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In the Night Room by Peter Straub
Review by Steve Sawicki
Random House Hardcover  ISBN/ITEM#: 1400062527
Date: 26 October, 2004 List Price $21.95 Amazon US / Amazon UK / Show Official Info /

It took me a while to figure out what Straub was doing. Certain authors, Straub, Bradbury, Koontz, are such gifted writers that they attempt, and often succeed at, things most other writers would avoid. In this case Straub is writing a book about a woman who's a writer but who's also a character in a book being written by Straub's protagonist. It gets further complicated when Straub and his protagonist have written books with the same titles. This is a multi-layered presentation that you get one small piece at a time. Somewhere around page 125 it all comes together and you understand just what Straub is attempting here. Attempt is probably a bad word choice since Straub succeeds with this story within the story affected by the story plot chain.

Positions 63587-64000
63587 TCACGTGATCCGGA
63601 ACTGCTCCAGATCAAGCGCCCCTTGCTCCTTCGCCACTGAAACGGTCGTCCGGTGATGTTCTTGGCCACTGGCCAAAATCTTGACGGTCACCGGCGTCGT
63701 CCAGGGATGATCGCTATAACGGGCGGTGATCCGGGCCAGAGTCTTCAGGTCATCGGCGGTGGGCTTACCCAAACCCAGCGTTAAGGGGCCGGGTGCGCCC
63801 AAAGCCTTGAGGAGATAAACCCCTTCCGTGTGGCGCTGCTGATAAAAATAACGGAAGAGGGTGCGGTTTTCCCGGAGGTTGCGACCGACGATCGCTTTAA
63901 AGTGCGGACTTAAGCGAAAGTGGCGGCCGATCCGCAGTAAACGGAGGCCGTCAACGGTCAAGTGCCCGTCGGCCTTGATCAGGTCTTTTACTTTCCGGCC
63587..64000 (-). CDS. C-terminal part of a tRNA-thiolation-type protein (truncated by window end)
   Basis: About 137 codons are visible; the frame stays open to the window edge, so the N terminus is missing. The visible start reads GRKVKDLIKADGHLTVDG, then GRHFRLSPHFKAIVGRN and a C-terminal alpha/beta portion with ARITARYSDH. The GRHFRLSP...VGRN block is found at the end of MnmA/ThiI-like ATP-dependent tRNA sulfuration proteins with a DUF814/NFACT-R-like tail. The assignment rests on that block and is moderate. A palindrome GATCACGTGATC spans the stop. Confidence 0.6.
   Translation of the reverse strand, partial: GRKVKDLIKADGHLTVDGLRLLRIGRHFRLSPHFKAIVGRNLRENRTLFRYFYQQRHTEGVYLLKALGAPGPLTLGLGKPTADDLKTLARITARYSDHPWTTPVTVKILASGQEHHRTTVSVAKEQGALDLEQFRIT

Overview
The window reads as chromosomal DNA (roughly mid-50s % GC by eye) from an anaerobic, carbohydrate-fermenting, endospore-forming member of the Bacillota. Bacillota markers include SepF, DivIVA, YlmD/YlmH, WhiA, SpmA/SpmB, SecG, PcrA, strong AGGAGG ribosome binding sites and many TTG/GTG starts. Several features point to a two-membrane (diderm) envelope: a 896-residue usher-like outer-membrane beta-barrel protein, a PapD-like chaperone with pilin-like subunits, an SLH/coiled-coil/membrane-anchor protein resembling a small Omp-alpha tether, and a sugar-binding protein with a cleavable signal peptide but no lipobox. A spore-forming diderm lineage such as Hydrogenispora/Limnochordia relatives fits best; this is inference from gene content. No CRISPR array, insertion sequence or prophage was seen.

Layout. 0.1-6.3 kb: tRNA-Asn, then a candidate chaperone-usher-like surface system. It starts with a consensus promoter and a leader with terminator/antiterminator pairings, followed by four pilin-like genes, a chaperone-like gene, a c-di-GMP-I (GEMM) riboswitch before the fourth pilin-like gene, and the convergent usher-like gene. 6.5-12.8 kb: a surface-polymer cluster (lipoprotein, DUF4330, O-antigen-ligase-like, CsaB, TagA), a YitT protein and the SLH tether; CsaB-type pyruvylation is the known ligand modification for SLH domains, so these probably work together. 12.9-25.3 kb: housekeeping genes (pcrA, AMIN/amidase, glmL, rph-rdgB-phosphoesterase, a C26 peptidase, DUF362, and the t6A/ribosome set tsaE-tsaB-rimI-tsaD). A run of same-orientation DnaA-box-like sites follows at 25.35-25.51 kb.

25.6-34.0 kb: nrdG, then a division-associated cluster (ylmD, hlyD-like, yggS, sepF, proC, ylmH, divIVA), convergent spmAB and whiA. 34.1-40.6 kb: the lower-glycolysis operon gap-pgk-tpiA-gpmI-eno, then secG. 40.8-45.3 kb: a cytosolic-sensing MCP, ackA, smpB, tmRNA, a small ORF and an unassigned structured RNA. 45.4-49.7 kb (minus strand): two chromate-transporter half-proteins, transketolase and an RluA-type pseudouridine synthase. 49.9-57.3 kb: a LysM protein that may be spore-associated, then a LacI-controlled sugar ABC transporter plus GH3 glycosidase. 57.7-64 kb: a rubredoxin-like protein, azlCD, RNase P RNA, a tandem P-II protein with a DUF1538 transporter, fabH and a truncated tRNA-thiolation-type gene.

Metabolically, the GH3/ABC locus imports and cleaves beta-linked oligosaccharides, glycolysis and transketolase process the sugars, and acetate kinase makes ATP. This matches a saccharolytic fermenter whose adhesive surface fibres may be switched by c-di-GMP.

Timothy Underhill is writing another book and is struggling a bit. He's also seeing the ghost of his dead sister who died when he was 10. To make matters worse, Underhill is being stalked by an apparent fan who seems to change in age with each meeting. Oh yeah, he's also getting emails from dead classmates. Willy Patrick is also writing a book and trying to put her life back together after the death of her husband and daughter. The problem is she never had a daughter and her current fiancee is the one who apparently had her husband killed.

There's also the issue of true books. These are books perfectly written. Not the books that writers actually produce but books that the writers would have produced if everything had been perfect. These books somehow manage to leak into our world and there are collectors who seek them out. But the books aren't the only things that leak which brings us back to Underhill and Patrick. Patrick is one of Underhill's characters who leaks through one day during a reading he's giving at a bookstore. Turns out the stalking fan is another character, albeit one with darker intent, as well. At the bottom of everything is a trauma which occurred in a house in the town that Underhill grew up in.

This may all seem convoluted, and it no doubt is, but Straub manages to make it all work in a fairly straightforward fashion. The book is exceedingly well written with darn near perfect plotting and characterization that almost doubles for biography.

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